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03 May

The Little Black Egg

Listen: The Little Black Egg

I found this song when I discovered the Nuggets collection had been re-released in the late 90’s. I loved that collection in high school and the later CD edition had twice as many “Original Artyfacts from the First Psychedelic Era”. I liked the idea of garage bands creating music for their friends and gaining some popularity. In those days, you could still have a regional hit.

I am not completely happy with the way this one turned out. My goal was to do a more psychedelic/Pink Floyd arrangement. It ended up as a chunky Whiter Shade Of Pale. Not bad, but not what I wanted.

The biggest problem is I am not the right guy to be singing this song. I tried a couple of different ways of singing this one, but I couldn’t quite capture that anxious-teenager-clinging-to-his-insecurities attitude. 35 years ago it would have been a natural.

The reason I share this one- it is the first time I have literally played every instrument. No sequencing, no computer generated parts, no pre-recorded tracks, no loops.  I had to use some tricks and make some adjustments after the fact, but I got it all to work.

Keyboards were the most tricky. I know how to play keys, but I am not good at it. For this song, I played the main organ sound into 3 separate tracks. Left hand chords, right hand chords and melody stuff. This worked out well because when the melody got buried, I was able to double the track with a little distortion to give it a better place in the mix. The clav part was played on one track, but I split it while mixing so I could eq the chords and the double of the bass riff separately.

Drums were tough. I had started with a guitar/voice version, played to a click track, which is not in the final. I had built up the keyboards and bass tracks and had a good sound going. Now I had to play drums along with the pre-existing track.

I don’t have enough i/o to record my drum kit, so I used my electronic kit, stereo out of a Roland TD-8 (borrowed from Good Shepherd Lutheran Church). I played many takes to get the final, and then I had to adjust a couple of notes that didn’t quite line up properly. If you listen to the hi hat, you can hear it pop out of and disappear into the mix. I need to work on my consistency.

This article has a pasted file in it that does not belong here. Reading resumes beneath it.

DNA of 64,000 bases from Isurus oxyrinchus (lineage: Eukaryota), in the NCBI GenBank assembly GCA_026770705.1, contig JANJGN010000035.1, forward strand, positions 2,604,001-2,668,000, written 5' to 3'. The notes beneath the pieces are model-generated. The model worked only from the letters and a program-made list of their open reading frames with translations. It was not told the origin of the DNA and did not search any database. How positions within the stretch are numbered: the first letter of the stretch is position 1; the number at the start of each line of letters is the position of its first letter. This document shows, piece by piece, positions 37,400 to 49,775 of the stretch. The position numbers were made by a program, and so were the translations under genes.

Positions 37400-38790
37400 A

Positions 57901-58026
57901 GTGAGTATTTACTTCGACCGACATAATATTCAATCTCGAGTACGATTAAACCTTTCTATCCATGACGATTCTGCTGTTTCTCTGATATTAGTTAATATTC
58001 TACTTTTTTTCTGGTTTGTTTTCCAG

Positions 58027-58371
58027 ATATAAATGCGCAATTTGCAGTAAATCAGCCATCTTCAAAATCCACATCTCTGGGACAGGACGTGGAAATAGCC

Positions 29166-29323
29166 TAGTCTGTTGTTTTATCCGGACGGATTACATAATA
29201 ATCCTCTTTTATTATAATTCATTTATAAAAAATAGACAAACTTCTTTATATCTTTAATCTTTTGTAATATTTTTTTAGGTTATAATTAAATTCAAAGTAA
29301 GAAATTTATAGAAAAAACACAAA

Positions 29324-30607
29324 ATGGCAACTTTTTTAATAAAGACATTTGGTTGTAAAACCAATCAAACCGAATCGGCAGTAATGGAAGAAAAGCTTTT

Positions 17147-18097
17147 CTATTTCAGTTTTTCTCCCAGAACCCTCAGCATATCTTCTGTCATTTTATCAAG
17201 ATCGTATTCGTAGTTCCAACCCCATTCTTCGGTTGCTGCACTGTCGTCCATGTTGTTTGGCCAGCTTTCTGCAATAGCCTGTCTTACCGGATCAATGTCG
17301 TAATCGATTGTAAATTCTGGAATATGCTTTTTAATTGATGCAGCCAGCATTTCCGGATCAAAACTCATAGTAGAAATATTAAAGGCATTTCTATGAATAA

I didn’t use the main guitar riff from the original (I didn’t use anything from the record), but the guitar parts are pretty straight forward. I set the guitar solo with some stereo delay to give it some depth.

I tried a bunch of different things with the background vocals. Phasing, flanging, doubling, all of which I rejected. I was trying to get a more psychedelic sound, but the end of the song has so much going on that any vocal tricks seemed to get in the way. A little delay and some reverb worked best.

I am not completely unhappy with the way this one turned out. While I had a clear goal, it took a Connie Willis turn on me, where outside forces start acting, in spite of your best intentions. The ending may not be what you expected, but it turns out to be a happy ending in it’s own way.

Categories: Recordings
09 Apr

Vehicle

Listen: Vehicle

I used to sing this song. Some may remember that I sang it at my wedding with the Dust Bunnies.  At that time, I was singing it in D minor. This version is in Eb minor, like the original recording (by the Ides Of March.) It’s harder to sing a half-step higher. But before I get to that , let me tell you the story.

I took a music production class at Berklee online.  As a midi project, the professor split us into groups to produce a song. I got paired up with a drummer and a keyboard player. I’m sure this was by intention, letting us all work at our strength musically.